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NYC Horror Film Festival Review: ‘Save Me From Everything’ Needs Its Own Savior

I hate writing these reviews. I hate tearing down a bad movie made on a shoestring budget from a team who, for all I know, genuinely love filmmaking and hope to use this as a launchpad to pursue their passion as a career. Save Me From Everything, a psychological horror-thriller directed by Ryan Lacen and Anthony Baldino that made its debut at the Nightmares Film Festival last October and is now screening at the New York City Horror Film Festival, is an atrocious film that fails to understand the most basic needs of its own story, or even how to adequately communicate comprehensible stakes and motivations for any member of its tiny ensemble. If you stripped out all the narrative cul-de-sacs and disconnected scenes of amped-up violence and gore, this could have made for a decent…ish twenty-minute short, but instead, we are left with an interminable, incoherent, and frequently boring eighty-minute feature.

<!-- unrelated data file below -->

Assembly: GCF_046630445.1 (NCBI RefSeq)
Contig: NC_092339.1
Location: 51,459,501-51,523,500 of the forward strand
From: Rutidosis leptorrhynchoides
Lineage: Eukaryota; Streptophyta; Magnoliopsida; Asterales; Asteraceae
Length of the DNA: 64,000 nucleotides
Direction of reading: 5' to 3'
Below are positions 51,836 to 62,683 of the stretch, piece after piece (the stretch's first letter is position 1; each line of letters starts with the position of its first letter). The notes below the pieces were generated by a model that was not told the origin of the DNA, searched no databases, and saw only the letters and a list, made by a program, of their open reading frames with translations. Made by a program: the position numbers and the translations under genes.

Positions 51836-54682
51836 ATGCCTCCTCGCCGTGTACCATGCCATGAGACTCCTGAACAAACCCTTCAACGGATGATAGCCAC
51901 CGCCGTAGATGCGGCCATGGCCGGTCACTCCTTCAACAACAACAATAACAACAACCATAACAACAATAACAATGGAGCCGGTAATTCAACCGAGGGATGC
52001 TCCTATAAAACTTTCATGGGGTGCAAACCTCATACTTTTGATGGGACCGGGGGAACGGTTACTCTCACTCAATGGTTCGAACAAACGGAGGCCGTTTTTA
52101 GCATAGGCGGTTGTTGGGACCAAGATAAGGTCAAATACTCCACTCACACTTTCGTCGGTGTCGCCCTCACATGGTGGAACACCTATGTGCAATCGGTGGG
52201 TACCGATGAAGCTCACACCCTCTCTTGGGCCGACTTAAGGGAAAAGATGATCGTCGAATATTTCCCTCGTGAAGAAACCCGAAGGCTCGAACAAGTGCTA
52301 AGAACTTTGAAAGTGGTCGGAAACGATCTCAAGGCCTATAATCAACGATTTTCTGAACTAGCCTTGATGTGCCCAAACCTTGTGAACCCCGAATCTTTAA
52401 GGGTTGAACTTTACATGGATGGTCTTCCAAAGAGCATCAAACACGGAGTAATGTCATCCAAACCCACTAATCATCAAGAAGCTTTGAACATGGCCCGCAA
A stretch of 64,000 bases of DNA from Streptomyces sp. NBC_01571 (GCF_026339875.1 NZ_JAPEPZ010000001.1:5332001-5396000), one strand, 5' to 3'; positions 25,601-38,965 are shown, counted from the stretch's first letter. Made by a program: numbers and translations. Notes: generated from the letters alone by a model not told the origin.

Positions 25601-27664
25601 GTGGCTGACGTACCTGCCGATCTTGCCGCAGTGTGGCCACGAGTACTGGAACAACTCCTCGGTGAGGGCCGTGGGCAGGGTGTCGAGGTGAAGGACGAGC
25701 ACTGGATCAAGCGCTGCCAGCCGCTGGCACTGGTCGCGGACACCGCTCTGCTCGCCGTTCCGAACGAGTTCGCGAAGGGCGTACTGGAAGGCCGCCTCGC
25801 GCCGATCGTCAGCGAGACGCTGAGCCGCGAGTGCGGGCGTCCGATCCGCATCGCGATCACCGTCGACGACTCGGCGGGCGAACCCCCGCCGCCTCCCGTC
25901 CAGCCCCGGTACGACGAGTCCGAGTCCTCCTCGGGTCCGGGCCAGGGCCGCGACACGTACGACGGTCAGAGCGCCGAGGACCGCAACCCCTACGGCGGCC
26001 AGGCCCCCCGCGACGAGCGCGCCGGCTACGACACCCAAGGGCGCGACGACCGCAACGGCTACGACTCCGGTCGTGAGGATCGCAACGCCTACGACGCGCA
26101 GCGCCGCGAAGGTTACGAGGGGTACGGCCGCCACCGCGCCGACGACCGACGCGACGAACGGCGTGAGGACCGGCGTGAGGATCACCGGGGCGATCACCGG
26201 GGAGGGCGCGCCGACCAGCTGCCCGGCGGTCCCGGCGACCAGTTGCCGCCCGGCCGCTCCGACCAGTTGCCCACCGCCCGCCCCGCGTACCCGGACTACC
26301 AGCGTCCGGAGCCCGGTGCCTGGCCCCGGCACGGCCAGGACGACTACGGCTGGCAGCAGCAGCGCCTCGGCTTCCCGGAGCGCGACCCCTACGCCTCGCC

The official plot synopsis provided at the festival screening reads: “Emmy travels to Ireland to meet a Stranger, who will guide her investigation of a family curse and its sinister origins.” This synopsis belies the number of times the movie loses track of this “investigation” which this Stranger (who identifies himself as Patrick) very conspicuously does not “guide” Emmy through at any point in the film, despite being something she establishes very early on as a matter of literal life-or-death. After just over a minute of half-hearted questioning about his family history during their first liaison, they bafflingly settle into a mellow rapport more in line with an awkward first date than a woman in desperate need of answers turning to a man she barely knows as a last resort. What’s your favorite movie, Patrick? Why do you hate the texture of cardboard, Emmy?